Francis’ description of false devotion is delightful and ever timely. Everyone can relate to it, since he salts it with good humour. “Someone attached to fasting will consider himself devout because he doesn’t eat, even though his heart is filled with bitterness; and while, out of love for sobriety, he will not let a drop of wine, or even water, touch his tongue, he will not scruple to drench it in the blood of his neighbour through gossip and slander. Another will consider himself devout because all day long he mumbles a string of prayers, yet remains heedless of the evil, arrogant and hurtful words that his tongue hurls at his servants and neighbours. Yet another will readily open his purse to give alms to the poor, but cannot wring an ounce of mercy from his heart in order to forgive his enemies. Another still will pardon his enemies, yet never even think of paying his debts; it will take a lawsuit to make him do so”.  All these, of course, are perennial vices and struggles, and they lead the saint to conclude that “all these fine people, commonly considered devout, most surely are not”. 
The origin of true devotion is to be found elsewhere; its deepest roots are in God’s life dwelling within our hearts. “True and lively devotion presupposes the love of God; indeed, it is none other than a genuine, and not generic, love of God”.  In Francis’ lively language, devotion is “a sort of spiritual alertness and energy whereby charity acts within us or, we act by means of it, with promptness and affection”.  For this reason, devotion does not exist alongside charity, but is one of its manifestations, while at the same time leading back to it. Devotion is like a flame with regard to fire: it increases the intensity of charity without altering its quality. “In the end, charity and devotion can be said to differ from one another as fire from a flame. Charity is a spiritual fire that, when fanned into flame, is called devotion. Devotion thus adds nothing to the fire of charity but the flame that makes charity prompt, active and diligent, not only in the observance of God’s commandments but also in the exercise of his divine counsels and inspirations”.  Understood in this way, devotion is far from something abstract. Rather, it becomes a style of life, a way of living immersed in our concrete daily existence. It embraces and discovers meaning in the little things: food and dress, work and relaxation, love and parenthood, conscientiousness in the fulfilment of our duties. In a word, it sheds light on the vocation of each individual.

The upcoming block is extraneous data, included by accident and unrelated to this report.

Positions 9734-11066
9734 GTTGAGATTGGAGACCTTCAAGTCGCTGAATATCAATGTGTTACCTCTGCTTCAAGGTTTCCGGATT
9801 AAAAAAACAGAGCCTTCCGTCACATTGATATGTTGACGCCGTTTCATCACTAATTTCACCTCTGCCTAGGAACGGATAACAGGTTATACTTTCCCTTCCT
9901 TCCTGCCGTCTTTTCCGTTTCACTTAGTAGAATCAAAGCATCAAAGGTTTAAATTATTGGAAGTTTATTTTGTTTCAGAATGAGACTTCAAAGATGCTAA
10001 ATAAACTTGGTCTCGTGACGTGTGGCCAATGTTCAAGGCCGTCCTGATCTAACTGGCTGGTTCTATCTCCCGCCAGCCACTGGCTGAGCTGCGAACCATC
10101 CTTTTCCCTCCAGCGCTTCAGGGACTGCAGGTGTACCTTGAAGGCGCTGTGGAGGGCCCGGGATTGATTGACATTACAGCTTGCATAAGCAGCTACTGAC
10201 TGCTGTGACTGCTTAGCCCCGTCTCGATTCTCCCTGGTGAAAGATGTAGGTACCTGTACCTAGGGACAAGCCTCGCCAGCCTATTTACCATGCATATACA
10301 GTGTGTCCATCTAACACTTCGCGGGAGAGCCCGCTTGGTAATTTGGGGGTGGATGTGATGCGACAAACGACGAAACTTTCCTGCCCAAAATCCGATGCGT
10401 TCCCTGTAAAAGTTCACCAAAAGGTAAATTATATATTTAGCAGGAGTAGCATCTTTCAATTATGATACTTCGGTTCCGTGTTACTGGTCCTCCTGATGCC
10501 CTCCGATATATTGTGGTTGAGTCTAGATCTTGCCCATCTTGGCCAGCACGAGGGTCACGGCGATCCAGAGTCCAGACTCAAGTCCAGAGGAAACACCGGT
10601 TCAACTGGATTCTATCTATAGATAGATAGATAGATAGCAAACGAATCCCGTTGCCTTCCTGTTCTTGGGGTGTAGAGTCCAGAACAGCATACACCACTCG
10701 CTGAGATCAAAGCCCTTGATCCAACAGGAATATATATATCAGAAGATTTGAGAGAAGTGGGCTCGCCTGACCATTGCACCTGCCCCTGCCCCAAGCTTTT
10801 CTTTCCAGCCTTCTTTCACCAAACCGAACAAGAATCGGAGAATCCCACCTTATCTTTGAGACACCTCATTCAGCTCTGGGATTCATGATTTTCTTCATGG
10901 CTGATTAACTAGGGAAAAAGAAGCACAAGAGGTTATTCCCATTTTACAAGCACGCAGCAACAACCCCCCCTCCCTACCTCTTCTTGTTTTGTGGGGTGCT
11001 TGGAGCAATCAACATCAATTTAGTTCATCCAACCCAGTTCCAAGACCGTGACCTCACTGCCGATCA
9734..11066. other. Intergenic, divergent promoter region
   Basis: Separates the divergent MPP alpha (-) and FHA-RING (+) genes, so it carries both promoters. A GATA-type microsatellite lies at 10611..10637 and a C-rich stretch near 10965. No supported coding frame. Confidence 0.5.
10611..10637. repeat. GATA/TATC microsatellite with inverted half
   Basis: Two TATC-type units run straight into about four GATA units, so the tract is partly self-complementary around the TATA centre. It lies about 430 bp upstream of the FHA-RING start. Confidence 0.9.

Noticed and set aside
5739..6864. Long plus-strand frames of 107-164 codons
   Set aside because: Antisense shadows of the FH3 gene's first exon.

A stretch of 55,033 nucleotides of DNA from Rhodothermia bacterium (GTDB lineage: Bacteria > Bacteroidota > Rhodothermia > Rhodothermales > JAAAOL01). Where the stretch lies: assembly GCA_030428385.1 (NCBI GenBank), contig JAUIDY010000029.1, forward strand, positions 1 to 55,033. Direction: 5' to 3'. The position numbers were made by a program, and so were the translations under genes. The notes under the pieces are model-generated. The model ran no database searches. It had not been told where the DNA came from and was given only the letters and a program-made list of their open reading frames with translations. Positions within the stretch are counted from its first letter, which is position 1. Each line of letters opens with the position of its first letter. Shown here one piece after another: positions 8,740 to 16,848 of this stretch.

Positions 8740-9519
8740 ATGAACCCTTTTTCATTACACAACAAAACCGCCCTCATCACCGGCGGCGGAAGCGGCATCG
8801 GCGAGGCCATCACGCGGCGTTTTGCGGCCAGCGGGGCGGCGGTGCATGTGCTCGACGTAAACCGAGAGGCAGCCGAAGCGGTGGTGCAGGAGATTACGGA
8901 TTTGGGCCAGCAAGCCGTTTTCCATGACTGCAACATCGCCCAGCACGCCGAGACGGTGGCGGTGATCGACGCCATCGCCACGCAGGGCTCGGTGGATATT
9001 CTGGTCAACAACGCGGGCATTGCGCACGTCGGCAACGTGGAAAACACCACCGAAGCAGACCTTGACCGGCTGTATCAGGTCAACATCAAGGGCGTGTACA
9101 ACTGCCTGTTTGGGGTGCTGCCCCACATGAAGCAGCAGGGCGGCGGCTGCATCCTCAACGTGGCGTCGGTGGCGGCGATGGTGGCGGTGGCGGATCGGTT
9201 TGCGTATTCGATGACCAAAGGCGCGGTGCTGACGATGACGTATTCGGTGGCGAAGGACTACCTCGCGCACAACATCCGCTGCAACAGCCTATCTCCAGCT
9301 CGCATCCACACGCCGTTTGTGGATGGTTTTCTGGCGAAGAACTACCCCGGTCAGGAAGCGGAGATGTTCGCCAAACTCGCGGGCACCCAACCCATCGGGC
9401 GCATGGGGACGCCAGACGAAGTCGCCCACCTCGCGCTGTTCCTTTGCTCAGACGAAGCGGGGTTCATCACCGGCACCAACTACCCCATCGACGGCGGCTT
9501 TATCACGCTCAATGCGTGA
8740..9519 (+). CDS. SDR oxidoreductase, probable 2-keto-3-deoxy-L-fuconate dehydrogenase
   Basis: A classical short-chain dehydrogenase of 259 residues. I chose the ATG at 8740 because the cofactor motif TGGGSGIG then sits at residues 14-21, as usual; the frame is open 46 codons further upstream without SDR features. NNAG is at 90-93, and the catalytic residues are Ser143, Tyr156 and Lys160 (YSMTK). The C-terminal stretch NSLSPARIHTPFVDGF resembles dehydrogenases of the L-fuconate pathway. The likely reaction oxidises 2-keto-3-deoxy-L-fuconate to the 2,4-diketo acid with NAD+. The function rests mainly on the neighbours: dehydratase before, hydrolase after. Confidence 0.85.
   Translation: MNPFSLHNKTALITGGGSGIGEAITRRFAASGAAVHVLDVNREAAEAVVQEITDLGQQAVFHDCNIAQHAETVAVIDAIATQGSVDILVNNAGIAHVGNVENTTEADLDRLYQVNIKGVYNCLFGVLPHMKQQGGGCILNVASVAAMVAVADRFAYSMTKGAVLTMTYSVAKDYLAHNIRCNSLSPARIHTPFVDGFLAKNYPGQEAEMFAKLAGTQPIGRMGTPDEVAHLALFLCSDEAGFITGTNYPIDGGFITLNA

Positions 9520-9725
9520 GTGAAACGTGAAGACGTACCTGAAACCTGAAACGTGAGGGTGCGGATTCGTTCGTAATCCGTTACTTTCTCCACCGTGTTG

Here we begin to see the popular dimension of devotion, which is present from the very first words of the Introduction to the Devout Life: “Almost all those who have treated of devotion have sought to instruct persons living apart from the world, or at least they have taught a kind of devotion that leads to such isolation. I intend to offer my teachings to those who live in cities, in families, at court and who, by virtue of their state in life, are obliged to live in the midst of others”.  Those who think that devotion is restricted to some quiet and secluded setting are greatly mistaken. Devotion is meant for everyone, in every situation, and each of us can practise it in accordance with our own vocation. As Saint Paul VI wrote on the fourth centenary of the birth of Francis de Sales, “Holiness is not the prerogative of any one group, but an urgent summons addressed to every Christian: ‘Friend, come up higher’ ( Lk 14:10). All of us are called to ascend the mountain of God, albeit not each by the same path. ‘Devotion must be practiced differently by the gentleman, the craftsman, the chamberlain, the prince, the widow, the young woman, the wife. Moreover, the practice of devotion must be adapted to the abilities, affairs and duties of each’”.  To live in the midst of the secular city while nurturing the interior life, to combine the desire for perfection with every state of life, and to discover an interior peace that does not separate us from the world but teaches us how to live in it and to appreciate it, but also to maintain a proper detachment from it. That was the aim of Francis de Sales, and it remains a valuable lesson for men and women in our own time.
This was also the teaching of the Second Vatican Council on the universal vocation to holiness: “Strengthened by so many and such great means of salvation, all the faithful, whatever their condition or state, are called by the Lord – each in his or her own way – to that perfect holiness by which the Father himself is perfect”.  Each in his or her own way... “We should not grow discouraged before examples of holiness that appear unattainable”.  Mother Church proposes them to us not to copy them, but so that we can be spurred on in our pursuit of the specific path that the Lord has chosen for each of us. “The most important thing is that each believer discern his or her own path, that they bring out the very best of themselves, the most personal gifts that God has placed in their hearts (cf. 1 Cor 12:7)”. 
The ecstasy of life